l Taiwan's Ministry of Economic Affairs (MOEA) announced last week the second wave of 42 business sectors to be made available to mainland capital that included those—LED, semiconductor, and LCD flat-panel display—once considered sensitive.
l The so-called second “positive list” brings to 247 the total number of industries that are open to Chinese investment since the first round of liberalization was announced on June 30, 2009. The new list, which became effective on March 7, includes 25 sectors in manufacturing, eleven in public infrastructure, and six in services.
l While some referred to the first “positive list” as a market barometer, the second round appears more likely to attract substantial Chinese investment because: (1) there are more high-tech sectors that are more appealing to prospective mainland investors, and (2) there is now an institutional framework in support of cross-Strait trade and investment following the implementation of the “Economic Cooperation Framework Agreement” (ECFA) early this year.
l According government regulations, Chinese investors will now be allowed to hold a maximum 10-percent share in Taiwanese companies in five sensitive manufacturing sectors including semiconductor production, semiconductor packaging, assembly and test, LCD flat-panel display, metal cutting machine tool making, and the semiconductor and electronics production equipment sectors.
l However, Chinese businesses are not allowed to hold more than 50 percent of shares in joint ventures between Chinese and Taiwanese investors in these sectors, and they are prohibited to have management control in the newly-formed companies. Chinese investors are also required to provide business plans including cooperation structure and operational strategy to the MOEA for approval.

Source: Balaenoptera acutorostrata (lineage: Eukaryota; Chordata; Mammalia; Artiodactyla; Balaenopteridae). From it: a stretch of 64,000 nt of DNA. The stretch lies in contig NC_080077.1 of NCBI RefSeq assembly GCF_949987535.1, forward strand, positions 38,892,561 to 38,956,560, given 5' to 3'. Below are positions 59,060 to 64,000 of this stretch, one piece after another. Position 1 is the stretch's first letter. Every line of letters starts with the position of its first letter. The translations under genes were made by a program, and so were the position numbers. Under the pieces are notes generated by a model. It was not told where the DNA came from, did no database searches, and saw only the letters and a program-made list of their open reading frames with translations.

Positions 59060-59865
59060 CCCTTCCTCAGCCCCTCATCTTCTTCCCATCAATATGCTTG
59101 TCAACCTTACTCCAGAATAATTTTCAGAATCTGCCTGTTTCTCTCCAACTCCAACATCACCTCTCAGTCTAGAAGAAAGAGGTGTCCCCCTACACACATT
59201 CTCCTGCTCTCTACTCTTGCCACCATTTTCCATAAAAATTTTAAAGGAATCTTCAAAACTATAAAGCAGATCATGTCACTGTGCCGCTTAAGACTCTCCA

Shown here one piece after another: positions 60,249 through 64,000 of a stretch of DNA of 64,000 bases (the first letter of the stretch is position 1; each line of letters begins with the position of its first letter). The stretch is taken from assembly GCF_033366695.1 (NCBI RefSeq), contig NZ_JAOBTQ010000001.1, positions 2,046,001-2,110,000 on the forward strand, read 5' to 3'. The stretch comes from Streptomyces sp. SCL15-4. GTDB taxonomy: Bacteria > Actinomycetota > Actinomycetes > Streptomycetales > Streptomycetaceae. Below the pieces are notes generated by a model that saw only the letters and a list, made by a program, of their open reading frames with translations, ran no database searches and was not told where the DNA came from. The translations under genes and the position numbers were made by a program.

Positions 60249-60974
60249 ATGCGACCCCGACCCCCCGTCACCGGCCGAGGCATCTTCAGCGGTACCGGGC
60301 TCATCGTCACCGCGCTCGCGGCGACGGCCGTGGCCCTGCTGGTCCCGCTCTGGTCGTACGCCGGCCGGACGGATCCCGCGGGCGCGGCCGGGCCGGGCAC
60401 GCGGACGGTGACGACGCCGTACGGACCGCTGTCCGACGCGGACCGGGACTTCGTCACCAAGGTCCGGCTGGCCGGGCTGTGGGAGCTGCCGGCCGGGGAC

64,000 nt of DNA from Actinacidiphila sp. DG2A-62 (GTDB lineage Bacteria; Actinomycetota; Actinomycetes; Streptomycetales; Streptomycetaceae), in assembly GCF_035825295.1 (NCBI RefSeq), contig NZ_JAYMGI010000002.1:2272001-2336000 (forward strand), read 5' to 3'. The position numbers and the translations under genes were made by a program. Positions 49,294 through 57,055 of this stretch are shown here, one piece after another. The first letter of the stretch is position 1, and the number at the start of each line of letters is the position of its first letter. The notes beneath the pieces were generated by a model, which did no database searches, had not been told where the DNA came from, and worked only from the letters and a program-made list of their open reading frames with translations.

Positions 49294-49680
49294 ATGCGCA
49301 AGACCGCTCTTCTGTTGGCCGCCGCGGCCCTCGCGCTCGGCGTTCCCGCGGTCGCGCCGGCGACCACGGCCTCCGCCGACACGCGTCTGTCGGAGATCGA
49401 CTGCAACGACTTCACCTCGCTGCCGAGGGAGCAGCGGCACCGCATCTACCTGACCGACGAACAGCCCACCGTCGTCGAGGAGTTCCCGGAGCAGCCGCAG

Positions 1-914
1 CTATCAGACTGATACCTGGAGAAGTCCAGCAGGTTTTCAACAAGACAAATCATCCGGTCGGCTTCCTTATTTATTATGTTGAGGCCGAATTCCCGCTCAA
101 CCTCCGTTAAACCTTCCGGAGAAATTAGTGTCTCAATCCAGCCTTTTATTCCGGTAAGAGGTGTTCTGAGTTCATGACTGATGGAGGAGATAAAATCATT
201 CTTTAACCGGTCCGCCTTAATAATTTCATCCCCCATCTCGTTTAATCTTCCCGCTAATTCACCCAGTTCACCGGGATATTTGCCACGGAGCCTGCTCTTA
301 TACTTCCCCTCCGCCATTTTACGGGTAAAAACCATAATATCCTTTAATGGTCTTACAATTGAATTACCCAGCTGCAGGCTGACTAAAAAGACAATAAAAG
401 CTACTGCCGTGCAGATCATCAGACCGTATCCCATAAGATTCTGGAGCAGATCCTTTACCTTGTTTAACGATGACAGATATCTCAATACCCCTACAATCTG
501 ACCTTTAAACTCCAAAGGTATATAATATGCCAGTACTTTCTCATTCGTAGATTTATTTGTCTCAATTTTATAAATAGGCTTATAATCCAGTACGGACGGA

l Chinese investment will be granted full access to the 10 sectors that are categorized as the least sensitive by the MOEA, including dyes and paints, cleaning products, metal molds, metal structures, metal architectural components, metal thermal processing, metal surface processing, wind power generators, battery sectors, as well as the repair and installation of industrial machinery industry. In services, mainland investors will enjoy full access in tourism cable cars, parking lots, and business and industrial parks, excluding forest recreational areas.
l There continues to be apprehension within Taiwan in opening some of the more sensitive business sectors to mainland investment. While the ratio of Chinese investment will be restricted, mainland investors will be able to appoint directors to the board. If a Chinese national with both knowledge and experience in the business is appointed director in a China-Taiwan joint venture, there could be real concerns over possible leaks of sensitive technologies and market intelligence.
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